I'm getting a lot of

Dec 27 08:35:49 htpc kernel: [ 1552.153797] pciehp 0000:00:1c.5:pcie04: Card not present on Slot(0-2)
Dec 27 08:35:49 htpc kernel: [ 1552.157744] pciehp 0000:00:1c.5:pcie04: Card present on Slot(0-2)

messages in my syslog, about 10 every second. That just makes syslog unusable, can I somehow get rid of them?

I don't know and don't really care about the reason of those messages being there, partly because my motherboard doesn't have pcie slots on it and partly because everything I care about works perfectly. That might be a WiFi chip I disabled in bios but hey, I don't want wifi to be powered on, I'm not using it.

So can I just suppress those messages?

  • If you use the gnome log viewer, you can add a filter to hide them. Not really suppressing nothing, it's just a kind of GUI only workaround. – Javier Rivera Dec 27 '10 at 11:03
  • You should file a bug report, this message is likely to affect other users which don't have the skills to identify it and get their root directory full. – João Pinto Dec 27 '10 at 11:18
  • @João Pinto, based on my googling, it seems to be more or less known problem with no real solution. – vava Dec 27 '10 at 11:21

Since Ubuntu 10.04 rsyslog is used instead of plain syslog and it does have filtering capabilities. Proceed as follows:

  • Create gksudo gedit /etc/rsyslog.d/01-blocklist.conf
  • Add the following lines there
    :msg,contains,"Card not present on Slot(0-2)" ~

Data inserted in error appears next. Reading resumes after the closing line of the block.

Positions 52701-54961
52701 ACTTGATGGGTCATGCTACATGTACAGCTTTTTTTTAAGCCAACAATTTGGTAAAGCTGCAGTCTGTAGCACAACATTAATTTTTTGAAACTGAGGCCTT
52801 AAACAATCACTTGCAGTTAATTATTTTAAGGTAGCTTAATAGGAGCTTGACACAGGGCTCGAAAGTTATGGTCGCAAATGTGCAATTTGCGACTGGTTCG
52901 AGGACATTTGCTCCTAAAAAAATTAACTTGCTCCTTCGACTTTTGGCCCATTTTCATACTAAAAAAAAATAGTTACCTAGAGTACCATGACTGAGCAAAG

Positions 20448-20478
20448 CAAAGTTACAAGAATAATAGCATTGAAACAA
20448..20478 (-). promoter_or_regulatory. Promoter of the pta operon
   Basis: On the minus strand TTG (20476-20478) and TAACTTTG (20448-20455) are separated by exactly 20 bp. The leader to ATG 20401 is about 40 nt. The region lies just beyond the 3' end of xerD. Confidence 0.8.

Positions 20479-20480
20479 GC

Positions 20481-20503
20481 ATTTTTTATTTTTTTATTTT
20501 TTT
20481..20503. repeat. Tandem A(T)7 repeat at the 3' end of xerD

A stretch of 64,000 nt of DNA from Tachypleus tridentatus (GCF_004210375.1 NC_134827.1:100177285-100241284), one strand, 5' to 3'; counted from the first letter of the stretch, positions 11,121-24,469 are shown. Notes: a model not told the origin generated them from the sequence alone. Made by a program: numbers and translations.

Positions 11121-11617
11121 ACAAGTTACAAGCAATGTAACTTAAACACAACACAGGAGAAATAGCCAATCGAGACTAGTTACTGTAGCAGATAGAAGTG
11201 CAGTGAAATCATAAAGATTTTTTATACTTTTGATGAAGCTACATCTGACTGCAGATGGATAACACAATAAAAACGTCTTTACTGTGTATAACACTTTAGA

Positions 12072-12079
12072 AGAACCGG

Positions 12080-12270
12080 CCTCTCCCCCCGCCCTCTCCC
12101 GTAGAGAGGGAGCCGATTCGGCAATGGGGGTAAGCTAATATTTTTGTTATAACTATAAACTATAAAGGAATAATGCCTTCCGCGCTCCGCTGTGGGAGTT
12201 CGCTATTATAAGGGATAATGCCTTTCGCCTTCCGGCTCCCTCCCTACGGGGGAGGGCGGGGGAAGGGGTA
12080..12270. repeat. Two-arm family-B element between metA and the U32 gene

:msg,contains,"Card present on Slot(0-2)" ~
  • Reboot or service rsyslog restart

The solution works as follows:

  • 01- part in file name forces rsyslog to load this config before it loads anything else
  • the lines in the file find any messages containing the text we want to ignore and discards those messages right away, thanks for discard operator (~)
  • it is possible to match by regexp or ignore case, check [this helpful guide] (http://www.rsyslog.com/doc/property_replacer.html) on matching

Note, that solving that kind of issues the right way is always preferred. For example, broken pciehp won't let your CPU to go into deeper sleep states and will increase effective TDP and power consumption of you CPU. However, since pciehp is compiled into Ubuntu kernel, there's little you can do without compiling your own kernel, which is not advisable.

  • This was an issue for (althoug now on 12.04) and this answer does stop them from appearing in the syslog, but dmesg still shows them. any thought about that? – Nanne May 1 '12 at 18:15

I am not sure this first option works, but since it's much easier than the second (which works for sure) please try.

Option 1

Edit /etc/default/grub , append pciehp.pciehp_poll_time=10000 to the GRUB_CMDLINE_LINUX_DEFAULT line.

Option 2

Rebuild the kernel without CONFIG_HOTPLUG_PCI_PCIE, for instructions check the last comment on this forum: http://www.evga.com/forums/tm.aspx?m=630487&mpage=1

  • Shouldn't I also run sudo update-grub for the first option? – vava Dec 27 '10 at 13:12
  • Yes you should. – João Pinto Dec 27 '10 at 13:37
  • Doesn't matter, option 1 doesn't work anyway. – vava Dec 27 '10 at 13:44
  • Option 2 did work however – vava Dec 28 '10 at 7:20

Your Answer

By clicking “Post Your Answer”, you agree to our terms of service, privacy policy and cookie policy

Not the answer you're looking for? Browse other questions tagged or ask your own question.